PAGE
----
One other aspect of AVSP’s profile was attractive: it used SunPower’s technology, which is different than the First Solar thin-film (cadmium telluride) technology used at MidAmerican’s Topaz and Agua Caliente projects. “We saw diversification as a strong point,” Caudill said. That “diversification” could put MidAmerican in an excellent position to evaluate performance of two competing solar PV technologies on a grid-scale playing field: SunPower’s higher-efficiency modules with trackers, vs. First Solar’s thin-film panels that have lower conversion efficiencies but perform better in high-temperature environments. MidAmerican, however, rejects that idea, saying they see “tremendous benefits” in having both technologies at its disposal, and it follows the parent company’s pattern of using different suppliers — for example, two types of wind turbines (Siemens and GE) incorporated into its wind projects in Iowa.
Beyond “Megaprojects,” Going Distributed?
To feed its ravenous appetite for renewable energy projects, MidAmerican keenly tracks what has been “a tremendous amount of development in solar and wind in the past few years,” particularly outside of California, Caudill says. “We’re very in tune with the industry and where the good markets are.” MidAmerican currently has “a fairly sizable pipeline of projects” that it is evaluating; “we’re comfortable that there are good solid assets out there.”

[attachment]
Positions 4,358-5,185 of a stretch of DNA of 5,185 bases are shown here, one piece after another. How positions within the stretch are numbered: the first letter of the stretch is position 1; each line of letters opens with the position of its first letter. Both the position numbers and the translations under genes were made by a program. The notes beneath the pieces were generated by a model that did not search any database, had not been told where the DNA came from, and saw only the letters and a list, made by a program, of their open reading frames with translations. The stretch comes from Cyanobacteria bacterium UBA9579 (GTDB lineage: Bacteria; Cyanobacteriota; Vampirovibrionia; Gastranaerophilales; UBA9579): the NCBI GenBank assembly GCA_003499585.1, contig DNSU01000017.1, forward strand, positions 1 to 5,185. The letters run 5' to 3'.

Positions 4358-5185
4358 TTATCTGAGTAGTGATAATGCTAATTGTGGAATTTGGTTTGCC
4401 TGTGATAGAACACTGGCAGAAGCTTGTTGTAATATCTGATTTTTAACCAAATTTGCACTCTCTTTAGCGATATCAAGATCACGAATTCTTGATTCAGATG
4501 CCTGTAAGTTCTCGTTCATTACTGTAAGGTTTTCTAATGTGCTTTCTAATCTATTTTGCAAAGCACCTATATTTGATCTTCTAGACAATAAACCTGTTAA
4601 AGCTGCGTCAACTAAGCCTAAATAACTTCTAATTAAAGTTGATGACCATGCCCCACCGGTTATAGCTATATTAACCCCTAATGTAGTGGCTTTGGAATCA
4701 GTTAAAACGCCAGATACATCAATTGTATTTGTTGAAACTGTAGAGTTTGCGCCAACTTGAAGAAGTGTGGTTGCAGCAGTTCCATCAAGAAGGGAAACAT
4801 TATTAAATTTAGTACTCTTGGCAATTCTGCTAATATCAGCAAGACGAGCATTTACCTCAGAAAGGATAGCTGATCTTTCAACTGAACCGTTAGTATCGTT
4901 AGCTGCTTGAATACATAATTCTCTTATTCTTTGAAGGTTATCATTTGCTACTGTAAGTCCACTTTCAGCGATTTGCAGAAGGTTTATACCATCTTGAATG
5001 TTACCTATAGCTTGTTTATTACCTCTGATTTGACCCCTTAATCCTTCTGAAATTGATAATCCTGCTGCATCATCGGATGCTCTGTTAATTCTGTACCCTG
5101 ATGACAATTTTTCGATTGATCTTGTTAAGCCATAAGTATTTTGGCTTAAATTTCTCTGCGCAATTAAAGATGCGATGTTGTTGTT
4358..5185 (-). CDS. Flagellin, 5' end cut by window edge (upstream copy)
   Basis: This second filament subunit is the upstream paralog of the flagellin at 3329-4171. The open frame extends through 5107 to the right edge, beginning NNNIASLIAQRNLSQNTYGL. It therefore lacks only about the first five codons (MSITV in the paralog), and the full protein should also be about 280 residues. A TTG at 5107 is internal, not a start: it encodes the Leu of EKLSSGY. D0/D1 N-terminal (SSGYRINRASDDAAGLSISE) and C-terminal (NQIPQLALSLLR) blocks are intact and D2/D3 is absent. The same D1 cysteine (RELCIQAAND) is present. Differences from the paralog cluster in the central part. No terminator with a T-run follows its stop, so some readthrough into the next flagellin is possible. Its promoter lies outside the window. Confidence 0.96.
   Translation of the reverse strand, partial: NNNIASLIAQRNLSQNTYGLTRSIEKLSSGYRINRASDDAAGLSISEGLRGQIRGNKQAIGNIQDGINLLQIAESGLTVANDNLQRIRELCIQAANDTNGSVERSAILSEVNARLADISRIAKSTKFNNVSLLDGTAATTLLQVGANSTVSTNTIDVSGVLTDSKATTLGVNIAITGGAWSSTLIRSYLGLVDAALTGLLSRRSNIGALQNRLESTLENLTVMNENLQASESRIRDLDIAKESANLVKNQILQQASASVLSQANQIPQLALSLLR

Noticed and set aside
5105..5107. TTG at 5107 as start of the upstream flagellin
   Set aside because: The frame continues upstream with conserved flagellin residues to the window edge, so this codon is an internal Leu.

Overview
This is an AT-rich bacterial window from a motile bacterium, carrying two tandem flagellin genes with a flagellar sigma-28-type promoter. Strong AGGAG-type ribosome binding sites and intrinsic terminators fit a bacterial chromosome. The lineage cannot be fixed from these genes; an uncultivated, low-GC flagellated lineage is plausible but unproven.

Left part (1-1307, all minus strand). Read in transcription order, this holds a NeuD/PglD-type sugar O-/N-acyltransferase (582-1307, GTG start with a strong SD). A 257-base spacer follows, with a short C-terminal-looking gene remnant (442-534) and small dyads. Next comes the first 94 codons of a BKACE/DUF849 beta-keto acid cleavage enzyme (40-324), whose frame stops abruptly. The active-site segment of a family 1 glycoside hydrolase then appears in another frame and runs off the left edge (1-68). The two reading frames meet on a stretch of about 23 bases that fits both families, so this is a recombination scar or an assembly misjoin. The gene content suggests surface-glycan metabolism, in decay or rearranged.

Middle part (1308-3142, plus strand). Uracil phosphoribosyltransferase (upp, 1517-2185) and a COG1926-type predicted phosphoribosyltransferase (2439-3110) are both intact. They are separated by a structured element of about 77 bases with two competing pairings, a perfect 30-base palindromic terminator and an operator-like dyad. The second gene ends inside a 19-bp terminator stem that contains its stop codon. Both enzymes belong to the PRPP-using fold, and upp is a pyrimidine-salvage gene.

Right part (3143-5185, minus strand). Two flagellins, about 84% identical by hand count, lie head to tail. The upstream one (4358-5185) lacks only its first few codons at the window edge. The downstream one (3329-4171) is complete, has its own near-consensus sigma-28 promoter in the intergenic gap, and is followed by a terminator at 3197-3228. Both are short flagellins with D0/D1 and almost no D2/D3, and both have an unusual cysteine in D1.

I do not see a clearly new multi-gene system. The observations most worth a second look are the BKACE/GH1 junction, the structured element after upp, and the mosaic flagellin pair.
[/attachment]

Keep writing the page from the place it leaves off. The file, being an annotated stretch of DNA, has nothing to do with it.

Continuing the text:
But those attractive multihundred-MW megaprojects like AVSP, with proven technology and PPA(s) in hand, are increasingly hard to come by — so MidAmerican is looking to add other types of projects that make sense. “We don’t sit down and say, ‘we have to invest in a plant that’s 100 MW or greater or we’re not interested,'” Caudill said. MidAmerican’s sweetspot for future renewable project development, Caudill said, “could be substantially smaller than we see today.” He expects over the next few years the company will pursue more projects in the 40-MW to 60-MW range, which have their own attractive features: they require less land use, transmission requirements aren’t as stringent, and of course costs are lower. And the convergence of costs coming down, energy prices going up, and the economy picking up momentum, he said, opens up emerging markets in areas not traditionally seen as “solar states,” in places such as Tennessee and Georgia.
And that likely includes forays into distributed generation deals, Caudill pointed out. He envisions growing involvement in “behind-the-meter projects,” working with local utilities and businesses to offset carbon footprints and compete at peak power needs. “The distributed generation market, once it gets fleshed out, could be very strong,” he said.
The bottom line for MidAmerican is identifying places where rates are high at peak and that are squeezed on the generation side, Caudill says. “Those drive the market. It’s hard to say where we end up next — but I feel strongly that there are opportunities out there.”
[Editor’s note: Want to learn more about solar match-making, which companies are getting into solar and which are exiting? Come to Solar Power-Gen next month and check out our plenary session: Who is Buying Whom and Why? More information about the show is here.]